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Wonders of Christmas Island

Coconut crabs, Christmas Island
Coconut crabs, Christmas Island / , Wikimedia Commons / CC BY 2.0

WorldBlue  Highlights

Geographically Christmas island is located in Asia, but, as the island belongs to Australia, it is reviewed as a part of Australia and Oceania.

The most amazing wonders of Christmas island are:

  • Biological diversity – major part of the island still is covered with primary monsoon forest. Here live numerous rare and endemic species of plants and animals, including five endemic bird species and at least six subspecies, four endemic mammals, five endemic reptiles, more than 190 endemic arthropods. Christmas island contains 14 species of endemic plants, including a rare fern – Christmas Island Spleenwort Asplenium listeri, a tree Grewia insularis, subspecies of stinging tree Dendrocnide peltata var. murrayana.
  • Features of karst processes – island contains interesting caves and springs.

Map with the described wonders

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WorldViolet Top 10 wonders of Christmas Island

Geological wonders

The Dales of Christmas Island

Seven deep valleys formed by spring streams, closer to the sea turning into deep ravines cut in limestone. Above, at the discharge of springs they have flooded the forest dominated by enormous Tahitian chestnuts (Inocarpus fagifer). These pools in the forest form the largest freshwater basin on the island. Endemic plants.

Daniel Roux Cave

One of the most impressive caves on Christmas island with beautiful cave formations, 560 m long. There are some 30 caves on the island and in them live at least 12 endemic species of animals.

Hugh’s Dale Waterfall

An unusual waterfall that is sedimenting tufa and creating rimstone pools.

Hugh's Dale Waterfall, Christmas Island
Hugh’s Dale Waterfall, Christmas Island / David Stanley, Flickr / CC BY 2.0
Christmas Island blowholes

The jagged limestone along the southwestern coast of Christmas Island has numerous noisy blowholes. The sight is even more impressive during the mass migration of red crabs.

Blowholes in Christmas Island
Blowholes in Christmas Island./ David Stanley, Flickr / CC BY 2.0
Cliffs at Steep Point

These vertical cliffs of coral limestone rise up to 60 m tall above sea level. The sea is washing out the cliffs and there are observed occasional, impressive landslides.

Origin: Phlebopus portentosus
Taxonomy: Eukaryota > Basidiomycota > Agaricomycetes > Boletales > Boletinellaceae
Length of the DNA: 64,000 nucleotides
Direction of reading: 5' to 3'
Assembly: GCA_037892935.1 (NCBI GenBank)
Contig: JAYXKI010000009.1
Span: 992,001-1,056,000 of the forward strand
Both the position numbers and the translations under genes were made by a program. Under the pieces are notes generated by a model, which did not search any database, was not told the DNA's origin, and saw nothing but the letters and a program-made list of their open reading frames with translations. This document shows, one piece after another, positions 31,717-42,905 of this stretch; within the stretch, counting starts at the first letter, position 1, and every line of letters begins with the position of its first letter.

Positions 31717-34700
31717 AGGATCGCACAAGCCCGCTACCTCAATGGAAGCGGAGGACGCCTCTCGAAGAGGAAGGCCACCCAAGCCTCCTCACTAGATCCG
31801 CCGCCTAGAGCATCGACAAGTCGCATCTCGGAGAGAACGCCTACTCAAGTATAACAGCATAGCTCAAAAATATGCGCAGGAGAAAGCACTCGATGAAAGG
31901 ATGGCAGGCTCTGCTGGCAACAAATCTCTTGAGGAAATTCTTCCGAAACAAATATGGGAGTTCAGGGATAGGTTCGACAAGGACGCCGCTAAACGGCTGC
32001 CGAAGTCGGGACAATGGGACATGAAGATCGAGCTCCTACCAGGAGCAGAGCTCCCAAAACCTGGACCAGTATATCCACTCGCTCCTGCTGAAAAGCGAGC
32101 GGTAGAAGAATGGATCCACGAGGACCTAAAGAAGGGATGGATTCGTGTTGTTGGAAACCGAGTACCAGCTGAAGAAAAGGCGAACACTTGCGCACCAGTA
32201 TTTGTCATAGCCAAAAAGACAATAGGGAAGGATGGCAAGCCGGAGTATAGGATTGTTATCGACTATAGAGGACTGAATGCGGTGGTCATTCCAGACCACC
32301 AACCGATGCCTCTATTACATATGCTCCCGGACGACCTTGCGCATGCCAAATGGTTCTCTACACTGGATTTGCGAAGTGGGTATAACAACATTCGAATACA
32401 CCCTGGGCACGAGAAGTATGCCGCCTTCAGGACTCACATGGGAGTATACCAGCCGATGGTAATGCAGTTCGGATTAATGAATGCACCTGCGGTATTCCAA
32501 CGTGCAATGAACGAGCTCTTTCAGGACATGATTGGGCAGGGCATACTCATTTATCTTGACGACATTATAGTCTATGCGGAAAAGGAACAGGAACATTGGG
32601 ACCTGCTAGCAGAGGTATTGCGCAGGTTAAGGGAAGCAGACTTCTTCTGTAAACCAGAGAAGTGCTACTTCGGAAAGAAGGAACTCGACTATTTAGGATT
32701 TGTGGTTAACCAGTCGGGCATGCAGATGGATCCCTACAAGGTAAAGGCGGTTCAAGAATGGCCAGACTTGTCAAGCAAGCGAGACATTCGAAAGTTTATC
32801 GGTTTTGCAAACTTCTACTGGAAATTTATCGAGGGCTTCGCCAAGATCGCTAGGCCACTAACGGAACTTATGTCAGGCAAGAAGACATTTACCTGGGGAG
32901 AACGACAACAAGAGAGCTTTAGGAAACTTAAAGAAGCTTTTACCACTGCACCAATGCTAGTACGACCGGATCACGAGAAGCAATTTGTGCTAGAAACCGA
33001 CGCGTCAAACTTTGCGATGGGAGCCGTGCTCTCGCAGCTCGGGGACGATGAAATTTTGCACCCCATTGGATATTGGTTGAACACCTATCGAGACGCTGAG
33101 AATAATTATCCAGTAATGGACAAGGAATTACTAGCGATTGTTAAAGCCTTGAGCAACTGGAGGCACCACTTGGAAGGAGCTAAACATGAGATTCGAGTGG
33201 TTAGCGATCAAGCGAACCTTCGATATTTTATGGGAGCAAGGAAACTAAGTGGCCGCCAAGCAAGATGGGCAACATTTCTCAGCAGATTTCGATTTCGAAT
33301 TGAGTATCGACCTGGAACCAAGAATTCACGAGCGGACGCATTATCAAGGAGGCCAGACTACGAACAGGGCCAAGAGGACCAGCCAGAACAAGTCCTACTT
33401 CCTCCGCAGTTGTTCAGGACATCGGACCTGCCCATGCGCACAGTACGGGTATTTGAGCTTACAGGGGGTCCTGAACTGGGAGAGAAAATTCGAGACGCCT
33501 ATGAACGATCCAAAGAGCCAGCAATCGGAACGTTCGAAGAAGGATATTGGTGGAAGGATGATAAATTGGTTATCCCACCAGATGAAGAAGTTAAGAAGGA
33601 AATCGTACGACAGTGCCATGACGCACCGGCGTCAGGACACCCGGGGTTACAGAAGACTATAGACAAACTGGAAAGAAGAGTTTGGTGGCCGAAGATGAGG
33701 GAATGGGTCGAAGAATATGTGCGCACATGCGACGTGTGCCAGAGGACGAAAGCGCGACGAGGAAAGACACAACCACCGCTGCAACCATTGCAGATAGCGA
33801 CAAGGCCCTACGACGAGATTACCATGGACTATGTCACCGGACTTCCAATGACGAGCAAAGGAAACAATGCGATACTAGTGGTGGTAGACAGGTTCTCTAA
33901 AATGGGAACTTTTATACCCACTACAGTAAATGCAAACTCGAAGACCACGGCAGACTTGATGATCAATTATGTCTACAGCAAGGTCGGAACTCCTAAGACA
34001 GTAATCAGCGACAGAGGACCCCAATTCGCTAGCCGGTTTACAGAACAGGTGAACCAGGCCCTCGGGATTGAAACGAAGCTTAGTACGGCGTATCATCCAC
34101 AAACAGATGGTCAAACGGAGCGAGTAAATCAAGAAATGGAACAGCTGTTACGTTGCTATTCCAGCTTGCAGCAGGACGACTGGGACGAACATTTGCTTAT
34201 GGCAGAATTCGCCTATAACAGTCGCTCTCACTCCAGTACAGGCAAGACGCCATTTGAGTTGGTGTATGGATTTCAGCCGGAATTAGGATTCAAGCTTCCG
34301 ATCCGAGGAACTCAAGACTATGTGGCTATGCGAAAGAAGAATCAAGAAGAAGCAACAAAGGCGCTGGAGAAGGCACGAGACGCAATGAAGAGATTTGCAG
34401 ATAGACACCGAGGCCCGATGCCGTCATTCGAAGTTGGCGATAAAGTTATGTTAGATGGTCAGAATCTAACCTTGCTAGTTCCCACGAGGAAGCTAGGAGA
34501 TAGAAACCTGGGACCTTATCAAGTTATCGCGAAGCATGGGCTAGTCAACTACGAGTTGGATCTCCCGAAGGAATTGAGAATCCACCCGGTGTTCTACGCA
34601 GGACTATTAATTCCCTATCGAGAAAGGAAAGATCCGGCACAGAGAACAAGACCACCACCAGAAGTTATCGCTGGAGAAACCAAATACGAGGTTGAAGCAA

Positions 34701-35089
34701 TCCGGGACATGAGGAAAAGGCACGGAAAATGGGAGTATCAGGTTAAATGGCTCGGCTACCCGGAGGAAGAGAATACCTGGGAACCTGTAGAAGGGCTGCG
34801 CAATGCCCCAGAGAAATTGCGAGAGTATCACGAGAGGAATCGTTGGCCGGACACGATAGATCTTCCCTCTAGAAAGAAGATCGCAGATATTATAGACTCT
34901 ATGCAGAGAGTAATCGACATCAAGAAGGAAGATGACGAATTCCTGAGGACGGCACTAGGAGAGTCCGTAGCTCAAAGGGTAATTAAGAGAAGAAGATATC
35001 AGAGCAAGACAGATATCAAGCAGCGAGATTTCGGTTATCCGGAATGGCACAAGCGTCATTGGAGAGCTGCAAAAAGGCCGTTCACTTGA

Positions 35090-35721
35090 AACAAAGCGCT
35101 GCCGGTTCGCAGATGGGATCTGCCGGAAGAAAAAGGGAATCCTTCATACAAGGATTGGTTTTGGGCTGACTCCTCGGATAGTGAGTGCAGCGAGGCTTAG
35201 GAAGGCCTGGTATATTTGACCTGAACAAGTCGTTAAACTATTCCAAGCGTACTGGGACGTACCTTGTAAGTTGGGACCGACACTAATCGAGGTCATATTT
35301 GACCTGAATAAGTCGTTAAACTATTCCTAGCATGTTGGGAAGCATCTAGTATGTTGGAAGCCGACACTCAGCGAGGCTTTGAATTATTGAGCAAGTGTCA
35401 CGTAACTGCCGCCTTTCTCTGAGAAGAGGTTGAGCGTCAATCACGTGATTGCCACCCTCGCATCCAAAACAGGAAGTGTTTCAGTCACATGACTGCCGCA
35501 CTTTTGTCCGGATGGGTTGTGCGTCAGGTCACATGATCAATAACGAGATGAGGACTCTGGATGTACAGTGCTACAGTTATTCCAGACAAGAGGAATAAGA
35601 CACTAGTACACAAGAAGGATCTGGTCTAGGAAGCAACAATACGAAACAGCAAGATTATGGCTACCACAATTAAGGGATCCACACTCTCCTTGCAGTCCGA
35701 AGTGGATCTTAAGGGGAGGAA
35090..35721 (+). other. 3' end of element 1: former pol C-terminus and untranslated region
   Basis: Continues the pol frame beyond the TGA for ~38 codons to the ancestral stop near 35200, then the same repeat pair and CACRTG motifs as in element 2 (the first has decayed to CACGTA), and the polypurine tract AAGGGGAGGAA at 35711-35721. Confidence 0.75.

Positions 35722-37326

Lost Lake Cave

One of the most impressive caves on Christmas island with beautiful cave formations, 3,500 m long. There are some 30 caves on the island, containing at least 12 endemic species of animals.

Full Frontal Cave

Another impressive cave with beautiful cave formations, more than 1,560 m long.

Submarine spring at Grotto

One of several powerful submarine springs near the shores of the island. There are more springs at Steep Point, in Flying Fish Cove.

Biological wonders

Christmas Island crab forest

The forest of Christmas Island is unique in the world due to the dominant species – some 50 – 100 million red crabs (Gecarcoidea natalis) – clearing the forest floor of leaves and other organic matter. These crabs are endemic to Christmas Island. Once per year, they migrate to the sea to lay their eggs, on the way blocking the roads and paths.

Red Crabs during the migration, Christmas Island
Red Crabs during the migration, Christmas Island / , Parks Australia
Hosnies Spring mangroves

120,000 years old grove of mangroves some 24 – 37 m above sea level. Mangrove ecosystems traditionally grow in shallow seawater – but here, as the sea level decreased, mangroves were fed by springs. This is a unique case in the world. This 3,300 m² large area (core part, 202 ha in size) contains the oldest trees of Bruguiera gymnorrhiza and Bruguiera sexangula – 30 – 40 m tall, with a trunk diameter up to 80 cm. There are mangroves of other species growing well above the sea level elsewhere on the island.

WorldYellow Recommended books

An Island Called Christmas: A Narrative History

A romantic desert island… Who first saw and went ashore on Christmas Island will never be known. Where these people came from and when is conjecture though we are almost certain they were Polynesians. Seafarers, either castaways, hopeful colonizers, passers-by, or perhaps all of these, were the first to land there probably as early as the eighth or ninth century A.D. Random voyagers traveling north or south between Hawaii and the Marquesas may have used Christmas as a reference island and thus would in all likelihood have steered to the east.

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